Unfortunately, the World Bank’s flash estimate, which was based on an extrapolation from a nine-country study, has not stood up to scrutiny. The reality is that the impact of high food prices depends on each household’s income and consumption patterns. Beyond this, the impact also depends on what happens to labour, land and credit markets. As a further complication, domestic agricultural prices in most countries do not mirror world prices but also reflect government tax and subsidy policies. All these factors have to be taken into account to understand the impact of high food prices on household welfare.
The Asian Development Bank (ADB) has just completed a study including the three countries with the largest rural populations in the world: India, China and Indonesia.
Consider India, which has a long history of subsidising agricultural input and output prices. According to the ADB, this has led to a system which is “unproductive, financially unsustainable, and environmentally destructive; … (it) also accentuates inequality among rural Indian states.” Higher world food prices might be just the push needed by India, along with many other countries, to persuade it to reform its agricultural pricing system and provide new opportunities for its desperate farmers.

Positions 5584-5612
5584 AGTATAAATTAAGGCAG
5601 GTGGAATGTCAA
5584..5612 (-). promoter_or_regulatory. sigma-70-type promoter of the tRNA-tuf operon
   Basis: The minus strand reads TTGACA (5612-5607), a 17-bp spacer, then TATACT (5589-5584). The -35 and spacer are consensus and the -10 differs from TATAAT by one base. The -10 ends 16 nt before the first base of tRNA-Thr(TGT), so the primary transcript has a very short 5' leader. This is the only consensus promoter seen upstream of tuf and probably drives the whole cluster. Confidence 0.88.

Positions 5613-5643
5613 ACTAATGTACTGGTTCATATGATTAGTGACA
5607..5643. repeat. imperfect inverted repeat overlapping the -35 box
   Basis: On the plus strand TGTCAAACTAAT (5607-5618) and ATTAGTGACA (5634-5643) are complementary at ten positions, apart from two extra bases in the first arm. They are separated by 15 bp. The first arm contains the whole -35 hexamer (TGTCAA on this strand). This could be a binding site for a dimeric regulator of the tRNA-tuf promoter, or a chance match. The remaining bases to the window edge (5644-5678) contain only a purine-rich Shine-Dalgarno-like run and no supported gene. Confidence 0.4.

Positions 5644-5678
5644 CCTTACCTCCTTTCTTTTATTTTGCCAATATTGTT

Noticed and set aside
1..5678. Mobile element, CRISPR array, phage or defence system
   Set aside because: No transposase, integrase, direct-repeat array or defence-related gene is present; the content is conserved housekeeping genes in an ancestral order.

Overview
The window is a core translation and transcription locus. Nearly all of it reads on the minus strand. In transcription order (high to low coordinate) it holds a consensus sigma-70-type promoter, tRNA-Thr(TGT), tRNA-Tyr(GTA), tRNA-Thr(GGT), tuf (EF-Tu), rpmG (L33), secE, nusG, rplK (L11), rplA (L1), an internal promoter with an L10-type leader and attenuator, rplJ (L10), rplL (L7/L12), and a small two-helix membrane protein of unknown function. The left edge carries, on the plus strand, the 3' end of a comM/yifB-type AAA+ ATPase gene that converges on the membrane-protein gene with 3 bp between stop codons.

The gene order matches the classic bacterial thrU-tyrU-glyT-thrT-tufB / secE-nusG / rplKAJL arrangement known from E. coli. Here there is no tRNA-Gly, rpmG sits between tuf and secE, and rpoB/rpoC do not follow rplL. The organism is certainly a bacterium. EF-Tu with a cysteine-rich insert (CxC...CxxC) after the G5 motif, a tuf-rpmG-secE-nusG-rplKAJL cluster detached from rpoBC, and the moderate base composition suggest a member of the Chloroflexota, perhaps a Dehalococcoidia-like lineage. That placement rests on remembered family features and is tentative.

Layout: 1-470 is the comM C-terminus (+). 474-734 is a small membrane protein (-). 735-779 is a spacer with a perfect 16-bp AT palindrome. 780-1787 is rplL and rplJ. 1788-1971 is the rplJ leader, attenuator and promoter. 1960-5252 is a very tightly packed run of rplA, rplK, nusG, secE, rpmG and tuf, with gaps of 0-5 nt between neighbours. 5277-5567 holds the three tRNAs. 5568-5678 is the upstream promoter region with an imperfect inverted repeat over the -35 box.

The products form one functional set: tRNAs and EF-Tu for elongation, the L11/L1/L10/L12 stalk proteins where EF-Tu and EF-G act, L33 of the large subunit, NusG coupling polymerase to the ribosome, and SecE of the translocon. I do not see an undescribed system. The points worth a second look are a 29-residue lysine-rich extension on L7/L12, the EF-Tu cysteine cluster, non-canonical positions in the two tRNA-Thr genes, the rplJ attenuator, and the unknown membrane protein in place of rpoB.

The ADB report also analyses China in some detail. It concludes that rural households in China should enjoy a significant reduction in the incidence of poverty as a result of high food prices. Although some urban households will be made worse off, these are the same households which have seen steady growth in wages in the last few years and have a middle-class living standard. In fact, a short while ago many analysts claimed that the greatest risk to China’s development was the growing gap between income levels in urban and rural areas. With today’s food prices, that problem has receded.
The outcome in Indonesia appears to be more mixed. Urban low-income and landless labourers would become poorer, while small and medium farmers would be better off. Indonesia has large numbers in both these groups, so many people would be affected. On average, the ADB simulations suggest that there would be about the same number of winners and losers, so average national poverty would remain unchanged.
It is surely true that high food prices will cause hardship to many. The suffering of those in Cairo, Haiti and much of Africa is real. The spectre of hunger is ugly. That cannot be denied and should not be forgotten. Nor should we leap to the conclusion that food prices at today’s levels are here to stay. But for the majority of the world’s poor, to be found among the 1.7 billion rural residents of India, China and Indonesia, the dream of a “chicken in every pot” is becoming more attainable because world food supply is rising again. That is the upside for humanity from today’s high food prices.